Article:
As I continue to enjoy the excitement brought on by so many who reached out to me on my birthday yesterday, I must pause for a moment today, to celebrate the 26th Birthday of my son, Samuel Rotimi. I thank God for bringing him thus far, and pray that as he holds on to the reigns of young adult life, he will abundantly showered with the resources and determination he would need to realize the blessings of success. As an equal opportunity nurturer, I cannot just stop here without offering a few ‘mommy tips’ which I doubt will come to Samuel as a surprise.
Congratulations on your 26th birthday! 26, is regarded as an age of adulthood by some, while others regard it as the age of young adulthood. I regard you at 26, as a young man whose ideals border on adulthood – one who has determined what he wants life to look like for him. Nevertheless, these Mommy tips are in order just in case you should you need them:
- The most exciting and responsible aspect of commitment is realizing that we must work, and work hard for whatever it is that we want that badly. Something tells me this might be redundant for it appears as though you might have internalized this memo which I see manifested in the way you conduct business. Working With Others
- The ability to be a team player will go a long way in our professional aspirations. The key to navigating this successfully starts with self-discipline and pre-determination of where we are to draw the line. Team players do not follow or endorse blindly! They band together to add substance and value. Self-Preservation
- That people will take advantage of a “kind and giving spirit” is an age old fact of life. While it is not advisable to stop being kind and giving, it is necessary for us to be discerning and be prepared to say ‘no, not now’ when we find ourselves giving to the point of operating on empty.
Here are some precious mommy moments that warm my heart.
Dad and I wish you all the best in all that you may wish for yourself. Remember, the door is always open to you for consultation!
Most people will tell you they do not need to be told how to parent their children. While that may be the case, it is not unusual to find that these same parents have been wired to respond, more so, to the negative or destructive behaviors of their children than to the positives. What is unfortunate about zeroing in only on the negative, is that we lose out on the opportunity to provide a serious empowering process that our children can take with then as they step out into the world to become their own persons. By only responding to the negative, we also teach them not to acknowledge others who are doing their best to be productive citizens. These parents assume the posture that “this is what is expected of them, I don’t have to fuss over them for that”.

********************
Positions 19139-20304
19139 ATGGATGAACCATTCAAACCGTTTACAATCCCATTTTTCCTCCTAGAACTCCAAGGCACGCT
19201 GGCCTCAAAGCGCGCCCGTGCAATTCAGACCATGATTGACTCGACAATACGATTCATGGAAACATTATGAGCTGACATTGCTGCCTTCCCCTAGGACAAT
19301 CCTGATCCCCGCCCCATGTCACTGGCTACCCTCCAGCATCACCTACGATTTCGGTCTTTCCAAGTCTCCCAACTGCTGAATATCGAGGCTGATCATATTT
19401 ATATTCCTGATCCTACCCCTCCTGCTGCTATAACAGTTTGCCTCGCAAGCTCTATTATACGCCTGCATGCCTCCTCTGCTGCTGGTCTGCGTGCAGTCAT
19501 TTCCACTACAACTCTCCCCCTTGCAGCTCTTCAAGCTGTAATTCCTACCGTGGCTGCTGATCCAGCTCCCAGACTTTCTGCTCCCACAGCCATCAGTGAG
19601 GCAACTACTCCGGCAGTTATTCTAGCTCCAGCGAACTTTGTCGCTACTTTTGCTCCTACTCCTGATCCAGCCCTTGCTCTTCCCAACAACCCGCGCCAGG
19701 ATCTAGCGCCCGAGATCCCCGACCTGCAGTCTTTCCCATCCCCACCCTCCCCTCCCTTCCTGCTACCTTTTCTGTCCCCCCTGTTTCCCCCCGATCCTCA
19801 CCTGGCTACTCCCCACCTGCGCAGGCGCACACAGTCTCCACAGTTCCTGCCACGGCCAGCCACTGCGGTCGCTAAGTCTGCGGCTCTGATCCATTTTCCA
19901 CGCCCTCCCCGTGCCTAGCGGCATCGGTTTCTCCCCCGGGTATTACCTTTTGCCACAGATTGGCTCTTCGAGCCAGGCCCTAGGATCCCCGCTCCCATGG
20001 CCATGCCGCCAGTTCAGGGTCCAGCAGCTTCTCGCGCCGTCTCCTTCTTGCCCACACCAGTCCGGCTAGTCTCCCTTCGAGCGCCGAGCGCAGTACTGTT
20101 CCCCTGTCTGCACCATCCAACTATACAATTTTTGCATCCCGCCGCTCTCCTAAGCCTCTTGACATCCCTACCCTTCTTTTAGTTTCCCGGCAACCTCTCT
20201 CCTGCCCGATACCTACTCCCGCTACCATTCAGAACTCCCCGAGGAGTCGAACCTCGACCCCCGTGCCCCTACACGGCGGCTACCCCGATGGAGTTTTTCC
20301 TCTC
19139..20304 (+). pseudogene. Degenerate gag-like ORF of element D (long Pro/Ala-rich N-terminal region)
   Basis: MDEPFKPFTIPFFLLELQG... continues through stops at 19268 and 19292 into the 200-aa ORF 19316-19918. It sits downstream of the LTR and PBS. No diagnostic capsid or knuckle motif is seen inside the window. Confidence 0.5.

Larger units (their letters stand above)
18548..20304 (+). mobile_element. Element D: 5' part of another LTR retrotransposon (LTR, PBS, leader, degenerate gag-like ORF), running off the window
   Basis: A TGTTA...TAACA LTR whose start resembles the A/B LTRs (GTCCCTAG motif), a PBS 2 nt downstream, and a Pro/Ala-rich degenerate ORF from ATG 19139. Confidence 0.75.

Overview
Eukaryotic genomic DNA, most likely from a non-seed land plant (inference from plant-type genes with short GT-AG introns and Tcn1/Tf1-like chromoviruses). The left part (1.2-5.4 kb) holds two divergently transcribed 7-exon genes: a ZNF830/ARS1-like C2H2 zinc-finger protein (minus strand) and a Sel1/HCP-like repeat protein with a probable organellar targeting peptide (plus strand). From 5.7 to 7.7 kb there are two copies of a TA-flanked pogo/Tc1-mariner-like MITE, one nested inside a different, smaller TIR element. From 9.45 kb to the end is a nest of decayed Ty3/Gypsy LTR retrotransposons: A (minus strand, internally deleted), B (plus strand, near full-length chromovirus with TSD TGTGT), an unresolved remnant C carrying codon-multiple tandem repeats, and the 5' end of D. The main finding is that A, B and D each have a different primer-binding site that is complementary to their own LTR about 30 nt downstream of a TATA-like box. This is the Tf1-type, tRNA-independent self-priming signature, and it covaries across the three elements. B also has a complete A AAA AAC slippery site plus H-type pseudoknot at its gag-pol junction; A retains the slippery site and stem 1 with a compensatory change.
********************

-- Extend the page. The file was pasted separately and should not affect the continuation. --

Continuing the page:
Luckily for us, we are now living in a society in which an inordinate amount of good and tailored options are offered to those who care to explore ways that do not keep them stuck at the “children are supposed to ‘do as I say’, and the ‘do because I said so’ culture”.
It is with all that I have said in mind, that I ask you to accommodate me while I publicly declare the elation and pride that I feel as the mother of Samuel Branch, of whom the article speaks. I am not only proud of my son for his passionate resolve to be the best that he can be in the field of graphic design, I am also proud of his friends who were at his senior show. Kudos to the students whose enthusiasm and sensitivity made the art installation process very much a part of the show. It was such a heart-warming experience to witness this! I must also congratulate Katie Webb, for an article so well-written. It is obvious that she herself is making full use of her education at Hofstra. It is clear that the parents have played a major role in making these young adults so worthy of the praise and admiration I so freely give. Congratulations to the parents!
I suspect there are many takes on Mommy and Daddy blessings out there. Please feel free to share yours.
Last, but not least, I must acknowledge my husband, Samuel’s Dad, without whose ‘One James’ peach cobbler, the show would not have been complete.
FORM: Sam Branch’s graphic design senior show
Posted by hofstra chronicle on Saturday, December 14, 2013.
By Katie Webb Arts & Entertainment Editor
Vibrant, color-blocked, mosaic images composed of 35 sheets that are 11 inches by 17 incheson the walls of the this week, Dec. 9–13. The , “Vector Variegations,” is the senior art show of fine arts major Samuel Branch.